Blighted housing not our issue

Pitt-Johnstown President Jem Spectar said he has dedicated himself and the university to help aid elimination of Johnstown City’s blighted housing problem.

While this looks like a great public relations move for Spectar and the university, we feel it should not be the university’s responsibility to repair longstanding problems far from its campus.

We applaud Spectar’s community philosophy to a degree, and we see where he’s coming from. It is important that the city thrives, but we feel that it is not our responsibility to step in.

Shouldn’t Johnstown’s community officials – its city council members, state representatives and senator – be  combatting this problem rather than an institution outside the city?

Haven’t they been working on the blight problem for half a century?

Pitt-Johnstown inhabitants have problems of their own.

We feel the College Park Apartments are a valuable resource and should be a higher priority on the fix-it list.

Some of our campus housing is in a needy condition. How about some safe walkways and sidewalks from campus to College Park and Bloomfield Apartments, along with some improved and safe walkways from campus to Richland Towne Center?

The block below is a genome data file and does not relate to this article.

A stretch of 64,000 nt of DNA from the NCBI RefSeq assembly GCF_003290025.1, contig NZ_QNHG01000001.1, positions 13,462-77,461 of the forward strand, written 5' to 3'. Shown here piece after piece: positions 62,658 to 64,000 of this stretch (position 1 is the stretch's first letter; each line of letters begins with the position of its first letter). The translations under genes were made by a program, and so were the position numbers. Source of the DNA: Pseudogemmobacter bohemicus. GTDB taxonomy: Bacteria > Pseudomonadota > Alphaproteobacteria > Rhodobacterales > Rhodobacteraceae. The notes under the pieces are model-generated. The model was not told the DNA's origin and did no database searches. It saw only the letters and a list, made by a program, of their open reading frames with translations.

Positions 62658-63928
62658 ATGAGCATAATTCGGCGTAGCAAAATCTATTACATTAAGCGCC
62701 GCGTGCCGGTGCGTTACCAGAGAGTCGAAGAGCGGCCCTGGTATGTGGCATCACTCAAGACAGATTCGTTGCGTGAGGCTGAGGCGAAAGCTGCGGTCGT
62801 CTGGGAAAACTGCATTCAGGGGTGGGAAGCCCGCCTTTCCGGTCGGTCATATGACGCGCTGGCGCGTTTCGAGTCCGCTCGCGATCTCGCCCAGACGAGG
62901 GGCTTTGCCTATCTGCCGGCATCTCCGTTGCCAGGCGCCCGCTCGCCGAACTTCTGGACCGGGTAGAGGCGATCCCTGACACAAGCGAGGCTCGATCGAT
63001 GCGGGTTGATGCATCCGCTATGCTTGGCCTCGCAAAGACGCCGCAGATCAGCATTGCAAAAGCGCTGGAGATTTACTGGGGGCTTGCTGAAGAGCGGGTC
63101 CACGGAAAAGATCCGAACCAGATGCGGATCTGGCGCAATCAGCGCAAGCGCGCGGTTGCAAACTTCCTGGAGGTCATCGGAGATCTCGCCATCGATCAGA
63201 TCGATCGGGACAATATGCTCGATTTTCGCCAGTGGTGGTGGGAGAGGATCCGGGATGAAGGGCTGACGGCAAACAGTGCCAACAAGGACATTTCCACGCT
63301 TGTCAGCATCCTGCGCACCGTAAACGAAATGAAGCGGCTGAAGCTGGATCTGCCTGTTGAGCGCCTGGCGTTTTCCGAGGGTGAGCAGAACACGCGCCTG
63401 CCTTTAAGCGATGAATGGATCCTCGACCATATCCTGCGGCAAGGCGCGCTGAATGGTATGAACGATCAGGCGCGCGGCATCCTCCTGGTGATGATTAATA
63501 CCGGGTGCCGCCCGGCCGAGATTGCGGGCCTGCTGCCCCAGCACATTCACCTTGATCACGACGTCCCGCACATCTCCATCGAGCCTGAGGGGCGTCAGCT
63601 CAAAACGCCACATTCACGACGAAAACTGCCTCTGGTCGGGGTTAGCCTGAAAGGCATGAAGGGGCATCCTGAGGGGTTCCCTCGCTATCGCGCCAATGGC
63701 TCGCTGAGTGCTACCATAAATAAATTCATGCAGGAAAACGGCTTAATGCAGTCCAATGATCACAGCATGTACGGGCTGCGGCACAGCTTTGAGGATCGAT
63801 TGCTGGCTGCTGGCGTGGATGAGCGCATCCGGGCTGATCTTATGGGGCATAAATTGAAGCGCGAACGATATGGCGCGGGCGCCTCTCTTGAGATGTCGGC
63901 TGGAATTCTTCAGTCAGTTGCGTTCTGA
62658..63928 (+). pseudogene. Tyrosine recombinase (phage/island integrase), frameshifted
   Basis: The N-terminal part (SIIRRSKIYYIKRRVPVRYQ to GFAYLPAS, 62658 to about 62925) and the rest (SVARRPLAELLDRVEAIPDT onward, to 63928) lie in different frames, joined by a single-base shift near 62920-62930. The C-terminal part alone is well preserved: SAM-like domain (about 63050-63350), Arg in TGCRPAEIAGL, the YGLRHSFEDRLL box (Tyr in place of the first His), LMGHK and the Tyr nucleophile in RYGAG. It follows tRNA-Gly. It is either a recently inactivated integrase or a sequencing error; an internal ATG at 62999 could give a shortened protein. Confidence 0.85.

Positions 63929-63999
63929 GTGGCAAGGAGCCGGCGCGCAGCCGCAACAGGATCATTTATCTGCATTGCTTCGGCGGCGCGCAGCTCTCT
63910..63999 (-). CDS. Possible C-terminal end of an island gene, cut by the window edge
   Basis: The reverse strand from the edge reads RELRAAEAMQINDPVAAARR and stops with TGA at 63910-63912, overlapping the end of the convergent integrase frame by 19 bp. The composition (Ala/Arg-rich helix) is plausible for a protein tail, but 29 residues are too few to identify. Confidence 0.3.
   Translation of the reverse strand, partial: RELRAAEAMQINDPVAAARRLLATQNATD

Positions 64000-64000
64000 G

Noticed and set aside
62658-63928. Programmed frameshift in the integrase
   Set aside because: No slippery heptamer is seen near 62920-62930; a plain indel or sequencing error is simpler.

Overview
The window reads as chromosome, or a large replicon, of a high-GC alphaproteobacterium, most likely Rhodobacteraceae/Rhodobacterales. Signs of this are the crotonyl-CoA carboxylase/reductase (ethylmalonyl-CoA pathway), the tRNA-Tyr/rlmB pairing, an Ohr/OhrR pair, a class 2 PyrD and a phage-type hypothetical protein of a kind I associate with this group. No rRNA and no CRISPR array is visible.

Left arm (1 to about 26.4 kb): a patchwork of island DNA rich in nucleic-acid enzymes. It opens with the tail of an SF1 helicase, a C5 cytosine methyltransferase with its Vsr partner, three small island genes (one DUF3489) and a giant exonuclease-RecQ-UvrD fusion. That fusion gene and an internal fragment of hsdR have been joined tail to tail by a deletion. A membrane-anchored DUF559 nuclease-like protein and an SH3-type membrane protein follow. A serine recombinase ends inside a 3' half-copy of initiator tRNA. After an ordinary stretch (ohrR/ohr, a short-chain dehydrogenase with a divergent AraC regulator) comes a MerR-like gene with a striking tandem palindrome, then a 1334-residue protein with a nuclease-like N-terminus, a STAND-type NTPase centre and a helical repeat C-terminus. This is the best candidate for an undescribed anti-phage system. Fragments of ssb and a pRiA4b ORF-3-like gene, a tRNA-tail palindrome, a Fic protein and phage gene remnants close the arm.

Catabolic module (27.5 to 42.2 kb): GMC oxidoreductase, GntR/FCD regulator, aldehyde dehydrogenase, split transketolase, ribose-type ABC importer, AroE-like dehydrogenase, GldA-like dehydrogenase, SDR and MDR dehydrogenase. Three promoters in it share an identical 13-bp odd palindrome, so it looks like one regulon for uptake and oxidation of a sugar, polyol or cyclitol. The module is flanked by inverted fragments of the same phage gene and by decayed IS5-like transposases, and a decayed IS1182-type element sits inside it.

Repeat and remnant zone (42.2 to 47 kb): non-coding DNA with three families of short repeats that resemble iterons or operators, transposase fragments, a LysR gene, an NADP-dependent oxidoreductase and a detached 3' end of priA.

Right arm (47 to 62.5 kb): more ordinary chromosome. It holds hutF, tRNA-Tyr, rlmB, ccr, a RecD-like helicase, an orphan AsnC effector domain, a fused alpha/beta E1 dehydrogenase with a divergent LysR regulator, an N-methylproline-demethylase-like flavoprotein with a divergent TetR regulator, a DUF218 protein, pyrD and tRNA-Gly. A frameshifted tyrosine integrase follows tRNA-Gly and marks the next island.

Why are we invested in a new project when we don’t even have ones on our own campus finished?

If students are receiving a solid education, graduates staying within the Johnstown area should have an interest in community outreach.

Thus, by focusing on providing an education, the university will improve Johnstown by creating generations of educated community-oriented graduates.

Renovating Johnstown properties is a good idea in theory, but in practice it is a long term, huge financial commitment – $10 million overall, as reported on WJAC-TV.

This project is a good idea, but it shouldn’t fall to a local university to get the ball rolling.

Shouldn’t Pitt-Johnstown’s – in Richland Township – financial resources go toward educating students, and improving our own immediate environment?